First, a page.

by Bella Rum
Mr. Dickens got it exactly right. It was in the seventies and sunny and beautiful on Monday and Tuesday. Neighbors were out and about, picking up sticks, messing in their flowerbeds. Kids were outside and doing kid things and playing kid games. We even talked about pulling the grill out from under its cover and firing it up. Everyone was shaking off the winter. Last winter. That winter that was over and gone.
But not so fast.
Yesterday, I woke to a freezing room. I could not get warm all day long. The temperatures had fallen into the thirties (which would not have been so bad if it hadn’t been in the seventies – almost eighties – on Mon. and Tues.). It’s dark, raining and in the thirties this morning, but we are hopeful. March is all about hope. No mater how few or how sporadic, we always get those first beautiful, warm days, and I love March for that. March keeps me coming back because I know April is on the way.
I had lab work yesterday. Later this morning, I’ll know if my INR is back where it should be. There are two labs that I can use. They are both affiliated with the hospital where my doctor practices. One is in the hospital and one is across the street. I used the one across the street for awhile. The nurses were just north of downright rude. Not rude, but almost: cold, barely spoke, no eye contact. I started going to the lab in the hospital about a year ago, and the atmosphere was completely different. The difference is really nothing more than courtesy. They say good morning, make a little small talk about the weather or whatever, and at the end they usually say, “Have a nice day.” Not high-level skills, just common courtesy. I leave feeling much better. How could there be such a difference?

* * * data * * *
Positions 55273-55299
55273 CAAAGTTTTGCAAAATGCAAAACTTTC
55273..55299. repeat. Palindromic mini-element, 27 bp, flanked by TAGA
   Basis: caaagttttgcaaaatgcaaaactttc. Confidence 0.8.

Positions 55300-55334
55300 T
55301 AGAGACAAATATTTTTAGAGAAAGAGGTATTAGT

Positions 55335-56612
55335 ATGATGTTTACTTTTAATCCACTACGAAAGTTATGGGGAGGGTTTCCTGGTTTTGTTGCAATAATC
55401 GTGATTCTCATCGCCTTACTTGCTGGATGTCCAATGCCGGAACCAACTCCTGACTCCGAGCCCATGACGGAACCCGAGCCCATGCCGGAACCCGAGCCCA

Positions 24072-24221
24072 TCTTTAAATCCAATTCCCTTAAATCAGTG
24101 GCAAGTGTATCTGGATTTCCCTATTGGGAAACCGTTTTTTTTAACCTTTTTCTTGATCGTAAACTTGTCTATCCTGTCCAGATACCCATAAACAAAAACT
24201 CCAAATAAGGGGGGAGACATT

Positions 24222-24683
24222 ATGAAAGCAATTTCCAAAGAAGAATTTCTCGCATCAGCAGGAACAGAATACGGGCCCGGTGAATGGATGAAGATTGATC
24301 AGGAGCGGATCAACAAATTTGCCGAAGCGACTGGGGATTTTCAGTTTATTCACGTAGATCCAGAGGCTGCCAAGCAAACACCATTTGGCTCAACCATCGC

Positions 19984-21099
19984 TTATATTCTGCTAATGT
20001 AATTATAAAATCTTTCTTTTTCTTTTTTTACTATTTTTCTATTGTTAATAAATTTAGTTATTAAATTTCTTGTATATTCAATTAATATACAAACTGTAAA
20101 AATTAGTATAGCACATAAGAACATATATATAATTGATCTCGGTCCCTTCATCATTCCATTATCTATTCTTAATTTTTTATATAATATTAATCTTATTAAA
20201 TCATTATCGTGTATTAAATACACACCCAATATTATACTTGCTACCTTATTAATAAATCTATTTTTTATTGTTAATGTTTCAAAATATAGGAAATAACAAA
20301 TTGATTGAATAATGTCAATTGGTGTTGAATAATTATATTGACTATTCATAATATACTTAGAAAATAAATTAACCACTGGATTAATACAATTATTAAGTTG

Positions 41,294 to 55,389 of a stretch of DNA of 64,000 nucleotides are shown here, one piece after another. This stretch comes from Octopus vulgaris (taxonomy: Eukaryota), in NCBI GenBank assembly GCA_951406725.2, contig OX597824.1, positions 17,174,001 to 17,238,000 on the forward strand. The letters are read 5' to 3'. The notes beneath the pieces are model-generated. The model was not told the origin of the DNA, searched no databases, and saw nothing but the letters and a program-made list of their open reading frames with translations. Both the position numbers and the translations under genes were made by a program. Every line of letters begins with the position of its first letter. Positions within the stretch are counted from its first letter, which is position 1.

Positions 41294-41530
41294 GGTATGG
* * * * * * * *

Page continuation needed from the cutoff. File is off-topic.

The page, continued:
But this curtesy thing goes both ways.
Yesterday, there were only two of us waiting for lab work. The other lady had been on her cell phone most of the time we were there, but had just said goodbye. A nurse came out and asked for our paper work. Never saying a single word, paperwork in her hand, the other woman raised her arm straight up, waved the papers at the nurse, gave her a look of attitude, and remained seated. I told the nurse that I didn’t have paperwork, that my doctor keeps a standing order in the computer. The other lady remained seated, arm straight as an arrow, and made it clear that she thought the nurse should walk over to her. I turned and looked at at her and got eye contact. I don’t know what I looked like, but she took her arm down and got out of her seat. I think I probably looked shocked. Look at me getting all up in someone else’s business.
When my son was little, I used to tell him that a little courtesy takes almost no effort, and reaps big rewards. Everyone feels better. It’s a cold world out there. A little warmth is appreciated.
Nurse Debbie just called and my INR is perfect.